Exhibition Round-Up: Hugo Pratt in Lyon and Peyo in Paris

To Lyon for the Pratt Exhibit!

The Hugo Pratt exhibit was held at the Musée des Confluences in Lyon, three hundred miles south of Paris. Thanks, though, to France’s wonderful high-speed train system, that’s just a day trip! I took an early train out of Paris and was in Lyon in around two hours. While at the station I spotted this rack of kids’ comics in one of the shops: 
Again, you can see that comics is pretty integrated into day-to-day life in France in a way that it’s really not in the U.S.  Anyway, the museum itself is beautiful and sits at a convergence point of the Rhône and Saône rivers. (There’s a trail/path system that runs along the bank of the Rhône all the way into downtown. After the exhibit I rented a bike and went to and from the city center on it. Highly recommended!) The Pratt exhibit is one of several rotating exhibits and it had been up for a while. Even so, it was quite busy–even packed at times–throughout the day. A few general thoughts about the exhibit before I dump all the pics I took into a big gallery:
  • The exhibition space was strangely dark.
  • Many of the pictures were up really high on the wall. Even a tall person like me (I’m 6′ 1″) couldn’t see the upper-placed images very well.
  • All the Caniff stuff (in the “Influences” section) was on loan from The Billy Ireland, not surprisingly.
  • Pratt used a pretty wide variety of tools: ink with nibs, ink with brush, felt tip pen, etc. 
  • By ’77 or so he seems to have converted entirely to India ink-based tools, but by ’88 he’s back to using markers.
  • Some of the marker stuff has faded quite noticeably.  
  • The earliest piece here was from ’59 and is very Caniff-influenced. The latest is from ’95 (the year he died) and is very loose–even sloppy. 
  • Some of the Italian lettering on his pieces is a very odd type style and I wondered if it was mechanical–from a Leroy lettering set maybe?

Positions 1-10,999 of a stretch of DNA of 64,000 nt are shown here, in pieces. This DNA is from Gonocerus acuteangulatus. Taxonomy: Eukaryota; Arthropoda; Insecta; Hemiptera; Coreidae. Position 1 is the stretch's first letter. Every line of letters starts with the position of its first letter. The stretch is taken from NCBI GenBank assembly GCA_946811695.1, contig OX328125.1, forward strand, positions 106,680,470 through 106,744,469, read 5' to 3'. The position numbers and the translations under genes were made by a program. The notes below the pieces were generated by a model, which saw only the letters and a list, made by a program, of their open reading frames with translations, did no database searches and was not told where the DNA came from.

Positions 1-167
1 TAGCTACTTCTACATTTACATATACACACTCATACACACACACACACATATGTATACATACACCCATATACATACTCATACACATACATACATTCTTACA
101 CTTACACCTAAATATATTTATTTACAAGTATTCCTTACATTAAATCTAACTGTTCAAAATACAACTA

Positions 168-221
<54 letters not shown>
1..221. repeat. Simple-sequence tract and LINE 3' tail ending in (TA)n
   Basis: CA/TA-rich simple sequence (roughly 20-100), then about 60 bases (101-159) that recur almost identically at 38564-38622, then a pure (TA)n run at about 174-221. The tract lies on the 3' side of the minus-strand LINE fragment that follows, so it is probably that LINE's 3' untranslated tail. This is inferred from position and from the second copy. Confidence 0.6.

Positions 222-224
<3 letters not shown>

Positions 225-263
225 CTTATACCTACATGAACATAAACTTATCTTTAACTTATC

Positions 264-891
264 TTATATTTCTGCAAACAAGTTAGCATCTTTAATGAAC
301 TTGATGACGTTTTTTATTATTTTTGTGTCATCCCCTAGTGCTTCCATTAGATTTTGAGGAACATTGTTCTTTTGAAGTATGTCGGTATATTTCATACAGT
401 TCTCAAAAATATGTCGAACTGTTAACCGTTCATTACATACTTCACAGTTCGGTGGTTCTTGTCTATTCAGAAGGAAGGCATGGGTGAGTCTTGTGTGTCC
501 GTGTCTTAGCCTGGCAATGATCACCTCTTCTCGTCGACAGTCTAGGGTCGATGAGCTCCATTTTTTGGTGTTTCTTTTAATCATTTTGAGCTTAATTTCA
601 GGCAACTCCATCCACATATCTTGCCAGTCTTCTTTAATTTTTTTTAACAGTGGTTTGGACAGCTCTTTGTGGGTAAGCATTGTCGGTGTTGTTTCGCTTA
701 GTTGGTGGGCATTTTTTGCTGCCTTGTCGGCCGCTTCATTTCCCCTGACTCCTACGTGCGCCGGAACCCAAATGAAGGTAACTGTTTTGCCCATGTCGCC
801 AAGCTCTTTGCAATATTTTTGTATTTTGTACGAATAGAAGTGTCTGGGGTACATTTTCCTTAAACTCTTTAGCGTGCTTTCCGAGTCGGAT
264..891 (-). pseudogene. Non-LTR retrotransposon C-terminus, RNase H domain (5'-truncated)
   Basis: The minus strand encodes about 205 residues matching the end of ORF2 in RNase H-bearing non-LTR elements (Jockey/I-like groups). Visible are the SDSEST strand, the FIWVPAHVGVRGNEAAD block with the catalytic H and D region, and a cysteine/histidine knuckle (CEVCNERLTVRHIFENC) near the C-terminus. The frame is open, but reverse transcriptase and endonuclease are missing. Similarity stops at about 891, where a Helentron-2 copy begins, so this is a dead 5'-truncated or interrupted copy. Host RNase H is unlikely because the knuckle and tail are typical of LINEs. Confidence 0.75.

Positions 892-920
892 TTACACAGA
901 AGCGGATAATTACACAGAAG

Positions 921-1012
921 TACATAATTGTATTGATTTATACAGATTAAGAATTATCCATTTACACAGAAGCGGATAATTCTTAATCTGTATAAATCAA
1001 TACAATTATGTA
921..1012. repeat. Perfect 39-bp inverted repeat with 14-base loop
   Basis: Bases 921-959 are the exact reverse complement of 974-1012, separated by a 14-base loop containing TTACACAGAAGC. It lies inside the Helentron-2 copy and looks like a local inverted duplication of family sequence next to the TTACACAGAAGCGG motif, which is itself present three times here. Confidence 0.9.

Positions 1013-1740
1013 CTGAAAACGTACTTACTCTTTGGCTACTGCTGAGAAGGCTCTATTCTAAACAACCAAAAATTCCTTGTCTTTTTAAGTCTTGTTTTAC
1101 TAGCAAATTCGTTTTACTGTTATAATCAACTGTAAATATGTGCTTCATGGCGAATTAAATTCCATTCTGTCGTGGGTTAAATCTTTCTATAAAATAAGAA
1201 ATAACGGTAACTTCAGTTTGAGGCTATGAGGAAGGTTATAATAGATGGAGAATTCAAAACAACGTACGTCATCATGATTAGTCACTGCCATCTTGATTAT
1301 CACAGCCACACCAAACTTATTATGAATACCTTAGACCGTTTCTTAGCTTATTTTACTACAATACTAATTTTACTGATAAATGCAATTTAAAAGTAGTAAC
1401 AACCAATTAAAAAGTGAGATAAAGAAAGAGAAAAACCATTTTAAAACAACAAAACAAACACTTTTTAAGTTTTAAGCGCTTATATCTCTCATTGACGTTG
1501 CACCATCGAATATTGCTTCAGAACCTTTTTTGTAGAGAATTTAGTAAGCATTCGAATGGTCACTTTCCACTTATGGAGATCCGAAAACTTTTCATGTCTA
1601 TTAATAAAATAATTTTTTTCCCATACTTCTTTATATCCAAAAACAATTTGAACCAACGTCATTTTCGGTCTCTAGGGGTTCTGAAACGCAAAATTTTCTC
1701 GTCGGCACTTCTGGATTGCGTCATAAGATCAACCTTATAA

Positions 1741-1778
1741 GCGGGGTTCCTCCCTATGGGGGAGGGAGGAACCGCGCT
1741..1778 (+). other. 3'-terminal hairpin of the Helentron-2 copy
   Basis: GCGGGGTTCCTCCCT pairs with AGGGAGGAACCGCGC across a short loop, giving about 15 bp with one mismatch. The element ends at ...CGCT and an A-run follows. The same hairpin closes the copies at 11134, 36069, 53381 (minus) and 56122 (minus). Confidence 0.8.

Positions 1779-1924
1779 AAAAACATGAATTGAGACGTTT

One larger point as well: the exhibit was arranged thematically rather than chronologically and this made it really difficult to get an idea of Pratt’s progression as an artist. This is a common thing that museums seem to do when showing comics art–see also the recent travelling Hergé exhibit. I don’t know whether this is something the lay person really notices, but it always bugs me.  I understand the idea behind it, of course. In this case, the museum wanted to tie in the Pratt material with pieces they likely already had–so they could for example, show a bunch of Corto strips that have Pacific Islander-related stuff in them along with Pacific Islands artifacts the museum holds. This practice, though, results in some really odd juxtapositions, as here where a strip from 1969 and 1985 are presented together for no other reason than that they both have some similarities of setting.  But, these are of course minor quibbles compared to the Pratt originals themselves. Here’re a ton of pictures, in no particular order: The museum gift shop had some pretty amazing Corto Maltese merchandise, all of which I managed to restrain myself from getting… other than the exhibition catalog. It’s a really pretty book that contains a lot of the images from the show accompanied by guest essays by notable French comics writers, as well as our very own Dean Mullaney writing–naturally–on the Pratt/Caniff connection. There are far, far fewer originals reproduced in the book than were on display at the show, so I’m very glad I took so many pictures. I was a little surprised that the tome was a softcover, but that at least presumably helped in keeping the cost down to its fairly reasonable  €40.  Next: Les Schtroumpfs, AKA the Smurfs.  

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